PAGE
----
A recipe for soft and chewy homemade caramels made on your stovetop.
Table of contents
❤️ Why you’ll love this recipe
- Super delicious: This recipe for the best homemade caramels that will leave your mouth watering. The candy is sweet and buttery, with a hint of saltiness. Homemade caramels are better than store-bought ones because they’re soft and chewy.
- They are perfect for parties or as gifts to friends and family, especially when paired with old-fashioned fudge.
- Simple and straightforward: You can make these delicious treats at home with just a few ingredients and steps. Like most candy recipes, you’ll need some patience and a candy thermometer. If you can handle those two things, this recipe is easy. You basically boil, cool, and cut. Totally worth it.
What are caramels and why should you make them at home?
Caramels are soft, chewy candies made with sugar and butter that can be enjoyed on their own or chopped up and added to other desserts (like oatmeal caramelitas!)
This is an overview of the ingredients. You’ll find the full measurements and instructions in the printable recipe at the bottom of the page.
You’ll need the following
- brown sugar
- sweetened condensed milk (NOT evaporated milk)
- light corn syrup (for boring science reasons, adding corn syrup to the recipe gives you creamy caramels because it contains invert sugars)
- vanilla extract
- 3-quart saucepan (Yes the size is important. Too small and the mixture will boil over, too large and it will scorch. Basically it’s a medium-sized pot.)
- Candy thermometer (Yes you absolutely need it unless you’re a candy-making Jedi)
- Wax paper (Annoyingly, parchment paper doesn’t peel off as cleanly)
- 9×9 or 8×8 baking pan
Step One: Mix Ingredients
Place butter, brown sugar, corn syrup, sweetened condensed milk, and salt salt in a saucepan.
Step Two: Cook on stove
Simmering the mixture should take about 10-20 minutes over medium heat. But it will vary depending on your stove. The temperature should be in the soft ball stage, aka 235 degrees F to 24) degrees F. If you do not have a candy thermometer, soft ball stage is when a drop of caramel dropped into cold water forms a… soft ball. This is known as the ice water test or cold water test, and you can use it at any stage of candy making.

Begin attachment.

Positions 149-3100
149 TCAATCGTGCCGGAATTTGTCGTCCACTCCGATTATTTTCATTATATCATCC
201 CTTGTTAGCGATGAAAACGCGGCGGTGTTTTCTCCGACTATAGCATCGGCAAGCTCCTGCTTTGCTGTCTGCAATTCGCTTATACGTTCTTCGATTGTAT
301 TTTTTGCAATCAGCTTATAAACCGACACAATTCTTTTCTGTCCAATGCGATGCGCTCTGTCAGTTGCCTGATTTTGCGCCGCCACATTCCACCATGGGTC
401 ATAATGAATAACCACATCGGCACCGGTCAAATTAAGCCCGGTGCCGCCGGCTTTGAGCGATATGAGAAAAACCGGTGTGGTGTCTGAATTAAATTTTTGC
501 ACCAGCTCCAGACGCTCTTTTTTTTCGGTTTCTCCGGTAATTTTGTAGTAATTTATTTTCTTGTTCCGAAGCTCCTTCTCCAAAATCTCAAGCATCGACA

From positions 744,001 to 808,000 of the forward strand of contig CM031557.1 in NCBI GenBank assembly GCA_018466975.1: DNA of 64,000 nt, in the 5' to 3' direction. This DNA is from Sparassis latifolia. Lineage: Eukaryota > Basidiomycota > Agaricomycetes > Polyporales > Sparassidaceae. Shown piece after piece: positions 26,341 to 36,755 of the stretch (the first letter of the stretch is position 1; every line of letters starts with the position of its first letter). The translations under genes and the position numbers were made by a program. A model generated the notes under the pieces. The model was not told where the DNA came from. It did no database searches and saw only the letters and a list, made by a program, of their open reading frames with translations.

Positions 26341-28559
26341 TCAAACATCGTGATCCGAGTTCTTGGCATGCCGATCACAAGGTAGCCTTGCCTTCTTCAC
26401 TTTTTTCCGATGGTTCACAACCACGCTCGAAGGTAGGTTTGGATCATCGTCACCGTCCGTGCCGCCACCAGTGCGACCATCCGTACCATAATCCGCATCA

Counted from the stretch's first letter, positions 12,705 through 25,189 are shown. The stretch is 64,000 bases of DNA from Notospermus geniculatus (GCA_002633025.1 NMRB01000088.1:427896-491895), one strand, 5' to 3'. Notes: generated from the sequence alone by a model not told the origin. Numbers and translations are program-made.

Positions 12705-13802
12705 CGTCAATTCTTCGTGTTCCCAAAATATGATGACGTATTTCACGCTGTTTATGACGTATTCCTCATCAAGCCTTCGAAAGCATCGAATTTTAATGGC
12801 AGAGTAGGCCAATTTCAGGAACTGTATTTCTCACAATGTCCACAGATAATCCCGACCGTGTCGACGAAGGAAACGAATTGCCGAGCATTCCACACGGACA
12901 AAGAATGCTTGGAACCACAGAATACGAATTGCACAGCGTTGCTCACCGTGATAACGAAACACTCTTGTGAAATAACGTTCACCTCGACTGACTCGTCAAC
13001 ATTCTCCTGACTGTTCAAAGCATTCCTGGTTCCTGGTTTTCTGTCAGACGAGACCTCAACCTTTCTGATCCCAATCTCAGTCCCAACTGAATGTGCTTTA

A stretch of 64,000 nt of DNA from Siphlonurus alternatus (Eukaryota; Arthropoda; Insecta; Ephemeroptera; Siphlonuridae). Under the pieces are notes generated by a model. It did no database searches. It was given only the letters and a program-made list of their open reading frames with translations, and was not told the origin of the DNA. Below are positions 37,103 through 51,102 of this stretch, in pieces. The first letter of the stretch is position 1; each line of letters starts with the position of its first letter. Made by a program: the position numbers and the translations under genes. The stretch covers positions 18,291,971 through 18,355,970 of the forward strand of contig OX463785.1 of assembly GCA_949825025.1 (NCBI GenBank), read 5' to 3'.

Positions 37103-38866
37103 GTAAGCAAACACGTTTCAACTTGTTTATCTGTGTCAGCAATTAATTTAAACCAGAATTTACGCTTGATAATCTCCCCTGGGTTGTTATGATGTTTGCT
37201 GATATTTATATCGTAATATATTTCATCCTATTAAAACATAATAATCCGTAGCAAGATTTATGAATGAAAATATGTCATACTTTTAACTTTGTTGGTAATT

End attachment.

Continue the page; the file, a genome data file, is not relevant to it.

(But please use a candy thermometer and make this easier on yourself!)
You get nice chewy caramels by cooking long enough but not too long. The sugar syrup has to reach a specific temperature, and then it starts to change. At first, you’ll have hot caramel sauce, then a mixture that will cool into smooth and creamy caramels, then hard candy type caramels. For this recipe, we need to get it right.
Step three: Pour and cut
Line a pan with parchment paper, and line it well! The hot caramel mixture is super sticky, and you don’t want it to stick to the pan.
Once the caramel has reached temperature and you’ve added in the vanilla, quickly pour it into the prepared pan. You might need to fiddle with the paper to get everything even.
The candies will take at least four hours to set up before you can cut them. Use a lightly buttered knife to cut them, or else you’ll have to pull them off and get yourself sticky awkwardly.
And that’s it! Now go enjoy your treats.
Wrapping for gifts (Optional)
This recipe will keep best wrapped in waxed paper. For one-inch squares, a 3 x 4-inch rectangle works well. Place the square in the center and wrap it like a boxed gift. As with most things, the first one is weird, but the next ones are better. (To save paper, cut out 12-inch squares, then cut them into strips.)
You can try placing them on layers of waxed paper, but you risk them sticking. I know individually wrapping them is a pain, but it’s worth it.
(By the way, professional candy makers use gloves when handling candies, so they don’t leave fingerprints.)
🥫 Storage instructions
Store wrapped caramels at room temperature in an airtight container, where they will remain fresh for a little more than two weeks. You can store these in the fridge if your house is warm, but let them warm up a bit on the counter before you eat them
Yes! They are pretty good frozen and defrosted right on the counter.
You overcooked the syrup—no big deal. You can still eat them.
If the caramel is soft, it indicates that you didn’t cook it long enough. You can heat it back up and try again (yes, this actually DOES work), or just keep this batch as a sauce and start fresh.
👩🏻🍳 Expert tips
- Make these on a dry day. Humidity does weird things to homemade candy, and this caramel recipe is no exception.
📘 Related Recipes
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📖 Here’s the recipe
Soft and Chewy Homemade Caramels
- 3 quart saucepan
- Candy thermometer
- Wax paper
- 9×9 or 8×8 baking pan
- 16 ounces brown sugar
- 14 ounce can sweetened condensed milk
- 1 cup corn syrup
- 1 cup Butter
- ½ teaspoon salt
- 1 teaspoon vanilla
- Line a 9 x 9 dish with parchment paper and set aside.
- Place butter, brown sugar, corn syrup, sweetened condensed milk, and salt in a 3-quart saucepan. Bring the mixture to a boil, then cook, stirring frequently, until candy thermometer reads 236 degrees (soft ball stage)
- Remove from heat, add vanilla, and stir until smooth and no longer bubbling, less than 1 minute. Immediately pour into your prepared dish and let it cool completely, for four hours or more.
- Cut into one-inch squares using buttered knife. Wrap in wax paper and store at room temperature.
Enjoy your buttery sugary treat.